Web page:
Long timers in math reform know of something called Rainforest Math, which purportedly dilutes actual math test-taking skills in favor of prosecuting some "enviro-agenda" relating to the rainforests of Brazil and changes to the planetary surface mix (ratios) of land usage.
However, given recent threads about "log sense", where log( ) is an inverse of exp( ) on your calculator, we have new reason to re- visit these memes, as dilution, through osmosis through time, is again a theme. Isotopes of cesium (isotopes = an approved STEM topic) have their half lives. Their rate of decay is logarithmic.
The half life of the various radio-toxins needs to start claiming more of a percentage of the total time allotment based on the vagaries of food prep and its role in the curriculum. Home Economics.
How likely is a slab of fish to contain radioactive cesium atoms? These little time bombs go off randomly and send ridiculously tiny "bullets" through the flesh of your body. There's no bleeding or pain. A healthy meal of fish might be worth the risk of a few time bombs, but how many? There's lots of STEM converging here, as we look at the affects of "tiny bullets" on fragile strands of DNA. These bullets can kill cancer cells, not just cause them.
Fukushima or "Chernobyl Physics" is what we might call it on the PER list, which has some overlap with this one (in terms of both content and subscribers). The physics of a nuclear meltdown are now much better understood than in the early 1900s, when large scale failures were more a theoretical responsibility. The interaction of a core and a water table is instructive, not just for geologists. Hanford, Chernobyl, Fukushima, all have relationships to groundwater providing story problems for generations to come. None of these "situations" are anywhere close to "done". There's no danger of curricular irrelevance (the dry rot in any curriculum) any time soon.
What's usefully teachable with mathematics about cesium atoms is their discrete mechanics. We know the number of neutrons, and have an understanding of the decay chain the byproducts. Accessing the periodic table with the hindsight of an early 21st century person, after Earth had been widely contaminated, meant more appreciation at the gut-level of nuclear fission, and what it means to biological processes -- including as diagnostic and therapeutic tools (radioactive dyes, PET scans, radiation therapy etc).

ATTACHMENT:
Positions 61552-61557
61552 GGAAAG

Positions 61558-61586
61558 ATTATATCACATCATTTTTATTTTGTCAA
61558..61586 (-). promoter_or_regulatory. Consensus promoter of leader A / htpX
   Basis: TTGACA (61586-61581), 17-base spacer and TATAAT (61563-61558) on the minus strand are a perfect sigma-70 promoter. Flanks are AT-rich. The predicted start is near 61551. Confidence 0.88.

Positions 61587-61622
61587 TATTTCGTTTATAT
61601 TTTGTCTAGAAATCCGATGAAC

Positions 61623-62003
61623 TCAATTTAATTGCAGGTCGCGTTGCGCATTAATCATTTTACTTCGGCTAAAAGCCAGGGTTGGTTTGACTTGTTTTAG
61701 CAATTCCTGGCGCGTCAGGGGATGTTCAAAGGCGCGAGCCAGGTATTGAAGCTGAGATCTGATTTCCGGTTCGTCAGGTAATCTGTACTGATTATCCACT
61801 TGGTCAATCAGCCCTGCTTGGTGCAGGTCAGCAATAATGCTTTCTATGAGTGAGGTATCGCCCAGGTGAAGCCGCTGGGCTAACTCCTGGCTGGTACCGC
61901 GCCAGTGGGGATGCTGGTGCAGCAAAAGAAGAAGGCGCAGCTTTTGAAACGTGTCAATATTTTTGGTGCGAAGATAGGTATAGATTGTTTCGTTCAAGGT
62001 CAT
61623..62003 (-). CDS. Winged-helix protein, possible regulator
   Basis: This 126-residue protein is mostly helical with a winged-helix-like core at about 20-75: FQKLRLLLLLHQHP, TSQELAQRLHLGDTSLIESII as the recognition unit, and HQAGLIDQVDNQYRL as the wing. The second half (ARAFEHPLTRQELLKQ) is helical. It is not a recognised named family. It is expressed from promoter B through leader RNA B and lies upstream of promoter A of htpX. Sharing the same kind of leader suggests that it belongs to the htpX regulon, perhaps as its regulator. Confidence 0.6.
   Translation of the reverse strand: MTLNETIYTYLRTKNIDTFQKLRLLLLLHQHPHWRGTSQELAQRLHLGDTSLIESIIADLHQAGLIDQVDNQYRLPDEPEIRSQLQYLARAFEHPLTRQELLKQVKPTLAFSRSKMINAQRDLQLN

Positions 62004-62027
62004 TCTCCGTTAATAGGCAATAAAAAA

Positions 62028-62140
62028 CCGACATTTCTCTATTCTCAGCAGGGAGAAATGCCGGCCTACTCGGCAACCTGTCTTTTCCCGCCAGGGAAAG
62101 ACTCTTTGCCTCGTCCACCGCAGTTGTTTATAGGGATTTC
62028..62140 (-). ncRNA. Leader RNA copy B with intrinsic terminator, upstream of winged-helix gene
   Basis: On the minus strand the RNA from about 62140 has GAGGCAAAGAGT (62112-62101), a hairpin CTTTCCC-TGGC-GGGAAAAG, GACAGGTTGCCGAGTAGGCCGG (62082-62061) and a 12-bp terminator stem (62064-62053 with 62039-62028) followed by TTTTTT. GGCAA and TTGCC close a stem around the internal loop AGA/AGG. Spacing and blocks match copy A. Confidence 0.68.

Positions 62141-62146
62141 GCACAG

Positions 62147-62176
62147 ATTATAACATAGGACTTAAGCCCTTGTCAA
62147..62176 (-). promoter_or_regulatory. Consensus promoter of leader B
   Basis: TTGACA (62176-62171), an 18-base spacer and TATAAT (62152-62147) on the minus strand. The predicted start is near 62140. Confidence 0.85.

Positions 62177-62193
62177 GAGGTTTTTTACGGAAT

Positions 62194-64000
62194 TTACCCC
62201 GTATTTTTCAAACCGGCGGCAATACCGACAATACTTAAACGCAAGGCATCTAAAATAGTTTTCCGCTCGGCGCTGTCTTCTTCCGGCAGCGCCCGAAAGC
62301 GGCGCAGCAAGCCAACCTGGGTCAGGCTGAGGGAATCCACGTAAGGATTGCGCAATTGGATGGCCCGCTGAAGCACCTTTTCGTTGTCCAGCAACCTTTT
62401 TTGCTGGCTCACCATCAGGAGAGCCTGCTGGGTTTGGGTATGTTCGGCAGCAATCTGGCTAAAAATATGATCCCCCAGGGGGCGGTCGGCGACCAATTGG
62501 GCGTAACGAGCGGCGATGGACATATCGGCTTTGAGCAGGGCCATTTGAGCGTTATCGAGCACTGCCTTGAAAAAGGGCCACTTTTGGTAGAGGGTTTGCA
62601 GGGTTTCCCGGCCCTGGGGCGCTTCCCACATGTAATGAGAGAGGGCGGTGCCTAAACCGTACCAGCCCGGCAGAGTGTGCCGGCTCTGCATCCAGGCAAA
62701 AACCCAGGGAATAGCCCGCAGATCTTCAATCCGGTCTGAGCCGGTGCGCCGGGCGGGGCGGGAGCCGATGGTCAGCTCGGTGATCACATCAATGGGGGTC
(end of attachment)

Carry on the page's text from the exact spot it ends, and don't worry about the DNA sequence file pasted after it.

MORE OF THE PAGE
As the cesium plume from Fukushima drifts towards Cascadia, engulfing Hawaii, the availability of relevant curriculum materials is still too limited. I call on the NCTM, MAA and the Dept of Education to get to work, in collaboration with NOAA and the NRC. Or rather, I call in my representatives to propose legislation to... nah, there isn't time. Posting to math-teach is what I'll do.
Small advisory commissions made of delegates should start the wheels turning such that schools open this September with intelligent things to teach on these subjects. Parental concern is already high, regarding the conflicting reports regarding safety levels and how many ticking time bombs per cup of milk should be allowed. There's no time to mass publish lots of wood pulp stuff (Cascadians don't tend to go for that anyway). The web sites should be full of useful story problems and teacher guides. Your government in action, responsible people at the helm.
Within what average radius of the Chernobyl melt down site is it still unsafe to live? (Hint: this is known as "the exclusion zone" or "the zone of alienation.").
What is the half-life of cesium-137? Cesium-134?
Below is a list of readings from sensors A, B, C placed at the vertexes of triangle ABC. If you knew these sensors were ocean- based, what might you reasonably conclude about the direction of the current. Draw an arrow.